The stage of Long Distance took place in Monte Corno and, in it, Portugal returned to be the most effective team, adding three more victories to its own account, against two triumphs of Spain and one of Romania. In the sum of points reached in the three stages, Portugal registered a total of 74 points, achieving its second victory in 23 editions of the Latin Countries Cup, after the victory on home ground seven years ago. Romania with 65 points, Italy with 61 points and Spain with 56 points finished in the immediate positions. Brazil, winner of the previous edition organized in Chile, closed the standings with just 4 points. Italy gives now the testimony to Uruguay that will be in charge of the organization of the 24th edition of the Latinum Certamen, in 2018.


Middle Distance
Men/Women Elite – Ricardo Scalet (Italy) and Andra Cecilia Anghel (Romania)
M/W20 – Mihai Andrei Tintar (Romania) and Ágnes Néda (Romania)
M/W18 – Enrico Mannocci (Italy) and Inés Pozo (Spain)

Men/Women Elite – João Mega Figueiredo (Portugal) and Mariana Moreira (Portugal)
M/W20 – Ricardo Esteves (Portugal) and Beatriz Sanguino (Portugal)
M/W18 – Alvaro Casado (Spain) and Helena Lima (Portugal)

Long Distance
Men/Women Elite – João Mega Figueiredo (Portugal) and Andra Cecilia Anghel (Romania)
M/W20 – Ricardo Esteves (Portugal) and Beatriz Sanguino (Portugal)
M/W18 – Alvaro Casado (Spain) and Inés Pozo (Spain)

Latin Countries Cup 2017
Overall standings

1. Portugal 74 points
2. Romania 65 points
3. Italy 61 points
4. Spain 56 points
5. Brazil 4 points

More information can be found at

[Photo: Jose Ángel Nieto Poblete /]

Joaquim Margarido

Tuesday, May 23, 2017

City Race Euro Tour 2017: Orienteering in focus in seven big european cities

Between 7th May and 12th November, 2017, Orienteering will be in focus in seven major European cities. Bringing together the efforts and interests of Paris, Antwerp, Bristol, Treviso, Porto, Barcelona and Bilbao, the 4th edition of the City Race Euro Tour puts sport and tourism once more hand in hand.

Paris was the venue chosen for the inaugural presentation of the 2017 City Race Euro Tour. Starting in the French capital on 7th May, the event will take in Belgium (Antwerp, 13th and 14th May), Great Britain (Bristol, 10th and 11th June), Italy (Treviso, 17th and 18th June), Portugal (Porto, 22nd to 24th September) with the finish in Spain (Barcelona, 4th and 5th November and Bilbao, 11th and 12th November). “Think hard, run fast, feel good” stands as the motto of these seven major Orienteering events in seven major European cities. The Tour targets everyone, leading competitors and also beginners.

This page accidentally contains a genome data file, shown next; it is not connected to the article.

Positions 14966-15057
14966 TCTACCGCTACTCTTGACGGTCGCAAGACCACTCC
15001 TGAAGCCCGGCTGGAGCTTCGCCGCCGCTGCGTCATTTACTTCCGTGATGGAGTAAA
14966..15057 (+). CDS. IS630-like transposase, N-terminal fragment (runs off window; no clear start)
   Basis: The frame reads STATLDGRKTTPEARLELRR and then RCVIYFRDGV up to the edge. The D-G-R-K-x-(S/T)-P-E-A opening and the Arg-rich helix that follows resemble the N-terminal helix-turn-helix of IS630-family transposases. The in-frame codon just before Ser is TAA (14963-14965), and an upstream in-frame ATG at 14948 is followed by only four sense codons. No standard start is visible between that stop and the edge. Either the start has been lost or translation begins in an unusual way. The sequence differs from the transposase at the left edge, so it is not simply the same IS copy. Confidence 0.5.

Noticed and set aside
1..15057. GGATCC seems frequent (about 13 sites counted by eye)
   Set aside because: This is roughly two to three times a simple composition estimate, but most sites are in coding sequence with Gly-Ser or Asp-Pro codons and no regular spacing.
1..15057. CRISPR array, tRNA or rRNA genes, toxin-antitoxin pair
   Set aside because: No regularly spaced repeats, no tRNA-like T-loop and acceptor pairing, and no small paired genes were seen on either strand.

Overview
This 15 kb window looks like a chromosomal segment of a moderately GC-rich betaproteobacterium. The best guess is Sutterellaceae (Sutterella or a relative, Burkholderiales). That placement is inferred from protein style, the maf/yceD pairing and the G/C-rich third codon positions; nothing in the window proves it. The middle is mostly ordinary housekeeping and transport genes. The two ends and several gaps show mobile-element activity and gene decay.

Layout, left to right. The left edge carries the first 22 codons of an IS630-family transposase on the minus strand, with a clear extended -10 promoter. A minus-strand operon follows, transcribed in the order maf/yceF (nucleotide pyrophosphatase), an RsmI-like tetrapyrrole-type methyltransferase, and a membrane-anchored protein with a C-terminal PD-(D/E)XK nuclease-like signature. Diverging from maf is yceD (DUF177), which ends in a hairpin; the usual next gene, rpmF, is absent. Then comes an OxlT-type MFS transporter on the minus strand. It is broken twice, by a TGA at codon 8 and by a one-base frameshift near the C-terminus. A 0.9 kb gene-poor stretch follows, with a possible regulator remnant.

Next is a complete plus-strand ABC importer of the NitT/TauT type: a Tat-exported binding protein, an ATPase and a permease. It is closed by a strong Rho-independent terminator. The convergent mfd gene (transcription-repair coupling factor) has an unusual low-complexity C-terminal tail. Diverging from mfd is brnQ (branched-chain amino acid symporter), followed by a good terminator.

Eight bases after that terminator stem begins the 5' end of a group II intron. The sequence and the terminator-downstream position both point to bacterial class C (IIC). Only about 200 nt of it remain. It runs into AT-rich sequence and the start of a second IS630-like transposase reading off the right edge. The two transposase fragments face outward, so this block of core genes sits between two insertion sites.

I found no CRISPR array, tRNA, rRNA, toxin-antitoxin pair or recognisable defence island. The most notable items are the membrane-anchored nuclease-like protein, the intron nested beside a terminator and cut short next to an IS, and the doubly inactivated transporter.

The idea of creating the Euro City Race Tour was the result of a partnership established in 2012 between the organising groups of the London City Race and Porto City Race. The outcome of combining the social and sporting interests proved indeed heartening, and then to decide to extend the invitation to other organisations took only a brief moment. Edinburgh and Barcelona joined Porto and London in the first edition. Krakow and Seville joined the event in 2015 and Antwerp, Malaga, Firenze and Lille were ‘newcomers’ in 2016. With a good recipe for success, the European City Race gives the public and the media visibility to increase the popularity of Orienteering, attracting crowds to applaud runners in an urban environment.

First races in Paris and Antwerp

Held for the first time ever, the Paris City Race called to Montmartre, one of the main tourist attractions in the French capital, 393 competitors from 15 different nations. It was quite unusual to see people running, maps and compasses in their hands, through the little streets, parks, restaurant terraces and stairs, side by side with painters at Place du Tertre or tourists searching for the places where Georges Seurat, Erik Satie Vincent Van Gogh or Pablo Picasso lived about one century ago. It was in this nostalgic and, at the same time, life-buzzing atmosphere, that the French Juste Raimbault (CLSG Melun) and the British Caroline Craig (North Gloucestershire OC) were stronger than their opponents, achieving clear victories in the Elite category.

One week later, the third Antwerp City Race attracted to Antwerp’s city centre 273 competitors from 18 countries. The event took place on the Het Steen map, a mix of old and new city centre with a passage on the Quay of the Schelde, towards the castle ‘Het Steen’ and the finish on Antwerp’s main square. In the Men’s Elite race, two of the best Sprint specialists fought hard for the victory, with the Belgian Yannick Michiels (TROL) getting a nearly two-minute win over the New-Zealander Tim Robertson (Fossum IF). In the Women’s Elite, the New Zealander Laura Robertson (Edinburgh Southern OC) was 43 seconds faster than the Spaniard Anna Serralonga (TROL) in taking first place.


Paris City Race, 7th May 2017

Men Elite
1. Juste Raimbault (CLSG Melun, FRA) 1:03:23 (+ 00:00)
2. Fleury Roux (NOSE, FRA) 1:04:34 (+ 01:11)
3. Julien Le Borgne (Quimper 29, FRA) 1:04:43 (+ 01:20)
4. Pierre Boudet (Garde Rép., FRA) 1:05:12 (+ 01:49)
5. Maxime Chabance (NOSE, FRA) 1:08:20 (+ 04:57)

Women Elite
1. Caroline Craig (North Gloucestershire OC, GBR) 57:04 (+ 00:00)
2. Celine Finas (T.A.D., FRA) 1:00:13 (+ 03:09)
3. Francesca Taufer (U.S. Primiero, ITA) 1:03:05 (+ 06:01)
4. Clarissa Ricard Borchorst (AC Beauchamp, FRA) 1:03:49 (+ 06:45)
5. Nathanaëlle Gerbeaux (GO 78, FRA) 1:04:28 (+ 07:24)

Antwerp City Race, 14th May 2017

Men Elite
1. Yannick Michiels (TROL, BEL) 31:42 (+ 00:00)
2. Tim Robertson (Fossum IF, NZL) 33:39 (+ 01:57)
3. Tristan Bloemen (C.O. Liège, BEL) 34:21 (+ 02:39)
4. Tomas Hendrickx (K.O.L., BEL) 36:00 (+ 04:18)
5. Benjamin Anciaux (TROL, BEL) 37:30 (+ 05:48)

Women Elite
1. Laura Robertson (Edinburgh SOC, NZL) 35:19 (+ 00:00)
2. Anna Serrallonga (TROL, ESP) 36:02 (+ 00:43)
3. Miek Fabré (Omega, BEL) 36:31 (+ 01:12)
4. Kim Geypen (Omega, BEL) 37:29 (+ 02:10)
5. Caroline Craig (North Gloucestershire OC, GBR) 40:28 (+ 05:09)

All information can be found at

Text and photo by Joaquim Margarido

[See the original article at Published with permission from the International Orienteering Federation]